The Monitor Movie Guide

Red stars denote the reviews of Monitor movie critic David Sterritt unless otherwise noted. Ratings and comments by the Monitor panel ( blue stars) reflect the sometimes diverse views of at least three other moviegoers. Information on violence, drugs, sex/nudity, and profanity is compiled by the Monitor panel.


David Sterritt Monitor panel Meaning

**** **** Excellent

*** *** Good

** ** Fair

* * Poor

DUD DUD The Worst


Final Destination (R) * Director: James Wong. With Devon Sawa, Kerr Smith, Tony Todd, Ali Larter, Amanda Detmer. (105 min.)

When a high school student has a premonition that the airline he has boarded will explode in midair, he and a group of friends leave the plane before its fateful takeoff. The group soon realizes, however, that they cannot cheat death which is killing them off one-by-one. The premise of this horror movie - that we are fated to die at a particular time - is pernicious. Worse, it delights in concocting the most elaborately gruesome deaths. Hopefully this movie is destined to die at the box office. By Stephen Humphries

Sex/Nudity: 1 nude photo. Violence: 11 scenes with violence, including a gory one in a mortuary. Profanity: 57 expressions, mostly strong. Drugs: 2 scenes with alcohol.

Such a Long Journey (Not rated) *** Director: Sturla Gunnarsson. With Roshan Seth, Om Puri, Ranjit Chowdhry, Soni Razdan, Naseeruddin Shah. (110 min.)

As tensions build toward war between India and Pakistan in the early 1970s, a mild-mannered Parsee banker finds himself facing multiple challenges as his neighborhood declines in cleanliness and character, his son rebels against his career advice, and an old friend asks him for a secret, and possibly dangerous, favor. The dialogue and acting are stagy at times, especially in the early scenes, but the characters are compelling and the Indian atmosphere is vividly sketched.

Waking the Dead (R) *** Director: Keith Gordon. With Billy Crudup, Jennifer Connelly, Janet McTeer, Sandra Oh, Hal Holbrook, Molly Parker, Paul Hipp. (103 min.)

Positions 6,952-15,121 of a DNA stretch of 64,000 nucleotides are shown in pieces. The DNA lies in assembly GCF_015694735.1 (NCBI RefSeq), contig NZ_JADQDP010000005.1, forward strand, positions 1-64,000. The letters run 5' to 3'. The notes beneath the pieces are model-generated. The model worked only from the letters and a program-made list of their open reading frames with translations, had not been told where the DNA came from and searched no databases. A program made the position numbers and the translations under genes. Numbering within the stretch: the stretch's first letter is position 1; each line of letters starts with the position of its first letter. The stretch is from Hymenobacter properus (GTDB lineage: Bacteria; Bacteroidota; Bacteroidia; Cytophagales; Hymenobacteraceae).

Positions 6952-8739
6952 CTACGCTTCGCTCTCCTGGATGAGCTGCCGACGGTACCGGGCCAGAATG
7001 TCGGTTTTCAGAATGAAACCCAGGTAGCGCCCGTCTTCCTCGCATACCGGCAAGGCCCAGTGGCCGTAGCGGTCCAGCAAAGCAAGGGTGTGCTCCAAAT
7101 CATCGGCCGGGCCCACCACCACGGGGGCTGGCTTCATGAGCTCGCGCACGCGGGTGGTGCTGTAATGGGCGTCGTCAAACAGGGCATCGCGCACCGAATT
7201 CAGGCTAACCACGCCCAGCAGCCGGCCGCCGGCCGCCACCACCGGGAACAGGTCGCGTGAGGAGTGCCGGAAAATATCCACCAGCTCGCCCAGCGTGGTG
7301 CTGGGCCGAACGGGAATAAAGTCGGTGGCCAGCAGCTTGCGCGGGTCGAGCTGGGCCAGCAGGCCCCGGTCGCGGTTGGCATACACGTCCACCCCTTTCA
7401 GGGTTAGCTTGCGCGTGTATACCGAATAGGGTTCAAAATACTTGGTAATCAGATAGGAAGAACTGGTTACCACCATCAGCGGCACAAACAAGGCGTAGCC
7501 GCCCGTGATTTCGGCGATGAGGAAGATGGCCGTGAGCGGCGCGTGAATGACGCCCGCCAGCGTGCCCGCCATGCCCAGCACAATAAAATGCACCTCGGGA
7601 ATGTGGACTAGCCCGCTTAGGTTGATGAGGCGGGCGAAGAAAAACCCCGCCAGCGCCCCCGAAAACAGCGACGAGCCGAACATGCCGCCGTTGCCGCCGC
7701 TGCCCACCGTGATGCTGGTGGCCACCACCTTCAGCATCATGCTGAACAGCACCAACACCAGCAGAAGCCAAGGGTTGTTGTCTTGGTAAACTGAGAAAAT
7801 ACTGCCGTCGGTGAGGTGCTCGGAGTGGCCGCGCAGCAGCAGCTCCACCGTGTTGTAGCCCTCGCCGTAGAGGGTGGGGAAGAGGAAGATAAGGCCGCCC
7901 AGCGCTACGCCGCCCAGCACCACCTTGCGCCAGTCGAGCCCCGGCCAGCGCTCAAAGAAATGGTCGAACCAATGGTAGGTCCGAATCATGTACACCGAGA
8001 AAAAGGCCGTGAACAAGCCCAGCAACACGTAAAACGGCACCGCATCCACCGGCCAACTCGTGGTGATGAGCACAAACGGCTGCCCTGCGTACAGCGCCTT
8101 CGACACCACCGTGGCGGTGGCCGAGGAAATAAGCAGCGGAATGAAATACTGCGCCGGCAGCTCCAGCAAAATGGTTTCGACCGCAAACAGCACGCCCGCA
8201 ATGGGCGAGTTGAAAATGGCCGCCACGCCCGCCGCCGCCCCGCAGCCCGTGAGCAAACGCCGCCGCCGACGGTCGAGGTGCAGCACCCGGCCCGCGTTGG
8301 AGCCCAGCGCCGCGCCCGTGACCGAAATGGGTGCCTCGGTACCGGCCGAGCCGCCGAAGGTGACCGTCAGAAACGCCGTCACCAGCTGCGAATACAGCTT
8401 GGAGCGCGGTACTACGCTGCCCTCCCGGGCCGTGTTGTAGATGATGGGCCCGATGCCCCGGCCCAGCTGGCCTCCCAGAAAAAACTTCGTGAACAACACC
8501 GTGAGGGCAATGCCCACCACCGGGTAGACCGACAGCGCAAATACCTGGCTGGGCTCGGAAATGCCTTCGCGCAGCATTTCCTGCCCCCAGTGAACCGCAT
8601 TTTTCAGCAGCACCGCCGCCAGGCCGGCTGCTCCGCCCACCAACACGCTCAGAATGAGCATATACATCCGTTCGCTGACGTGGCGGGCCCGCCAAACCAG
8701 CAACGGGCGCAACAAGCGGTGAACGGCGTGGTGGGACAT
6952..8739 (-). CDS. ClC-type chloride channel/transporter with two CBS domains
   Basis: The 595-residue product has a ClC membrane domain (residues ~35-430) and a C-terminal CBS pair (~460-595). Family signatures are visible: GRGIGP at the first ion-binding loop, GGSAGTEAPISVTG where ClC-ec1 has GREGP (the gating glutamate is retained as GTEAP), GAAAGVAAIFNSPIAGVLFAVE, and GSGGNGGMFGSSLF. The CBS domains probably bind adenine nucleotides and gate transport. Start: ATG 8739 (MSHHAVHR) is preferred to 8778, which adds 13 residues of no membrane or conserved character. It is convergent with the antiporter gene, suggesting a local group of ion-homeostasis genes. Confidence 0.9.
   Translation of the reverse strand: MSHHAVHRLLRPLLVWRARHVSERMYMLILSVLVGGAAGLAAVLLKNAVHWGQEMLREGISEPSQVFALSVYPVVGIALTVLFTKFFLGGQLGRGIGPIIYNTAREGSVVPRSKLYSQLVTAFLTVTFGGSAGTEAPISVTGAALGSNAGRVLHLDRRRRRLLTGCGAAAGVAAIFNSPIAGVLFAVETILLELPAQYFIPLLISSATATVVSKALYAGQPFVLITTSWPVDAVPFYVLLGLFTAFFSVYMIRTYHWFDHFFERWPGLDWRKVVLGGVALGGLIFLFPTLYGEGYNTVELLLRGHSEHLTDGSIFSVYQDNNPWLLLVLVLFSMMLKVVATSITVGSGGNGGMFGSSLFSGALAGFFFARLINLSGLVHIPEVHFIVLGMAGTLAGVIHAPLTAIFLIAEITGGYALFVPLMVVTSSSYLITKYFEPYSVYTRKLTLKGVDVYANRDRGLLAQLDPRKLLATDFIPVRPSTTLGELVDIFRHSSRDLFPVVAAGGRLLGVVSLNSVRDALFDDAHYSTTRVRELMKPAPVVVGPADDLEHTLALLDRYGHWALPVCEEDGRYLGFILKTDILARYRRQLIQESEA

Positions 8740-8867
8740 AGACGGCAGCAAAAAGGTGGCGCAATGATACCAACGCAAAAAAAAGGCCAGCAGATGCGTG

A bright young man pursues a political career in the 1980s, hoping to translate the idealism of the 1960s and '70s into better lives for his fellow citizens; but he feels himself literally haunted by visions of his former girlfriend, an activist killed in a terrorist bombing. Gordon is a serious and gifted filmmaker, and he takes interesting artistic risks in this offbeat tale, which tackles weighty themes. But sentimentality overtakes intelligence. And there's a shallow, simplistic edge to the implication that the ideals of the '60s era have become an irksome ghost that must be exorcised before society can improve.

Whatever It Takes (PG-13) 1/2 Director: David Hubbard. With Shane West, Marla Sokoloff, James Franco, Jodi Lyn O'Keefe, Aaron Paul. (92 min.)

Two high school seniors from different cliques strike a deal to help each other get their dream dates for the prom. Catchy premise, but whatever it took to make teen-movie hits like "Sixteen Candles" isn't here. Sidekick Floyd (Paul) provides the movie's few laughs. Overall, a tasteless and cheap approach to the genre. By Katherine Dillin

Sex/Nudity: 2 sexual situations, 11 instances of innuendo, 2 graphic visuals. Violence: 1 rough football scene. Profanity: 44 profanities, mostly mild. Drugs: 6 scenes with alcohol, including 1 long party scene; 1 with smoking.

X (Not rated) ** Director: Rintaro. With voices of Alan Marriot, Adam Henderson, Larissa Murray, Denica Fairman, Stacey Jefferson. (97 min.)

The future of civilization depends on a young man caught between two supernatural armies and two rival sisters working to ensure different outcomes to the imminent battle. This is an imaginative and well-produced example of Japan's popular anime animation style, but it isn't likely to tempt moviegoers not already fans of the genre. Leave the younger kids at home, in any case.


Beyond the Mat (R) **** Director: Barry Blaustein. With Mick Foley, Terry Funk, Jack Roberts. (102 min.)

Riveting, rambunctious documentary about the professional-wrestling scene, focusing on the personal experiences of the "athletes" who bash one another around in the ring. The movie reveals much about public and private aspects of this so-called sport. But stay far, far away unless you can handle the copious amounts of blood (some of it phony) and agonizing psychological problems (all of them real) that its participants face on what seems like a daily basis.

Cotton Mary (R) *** Director: Ismail Merchant. With Greta Scacchi, Madhur Jaffrey, James Wilby, Sakina Jaffrey, Neena Gupta. (125 min.)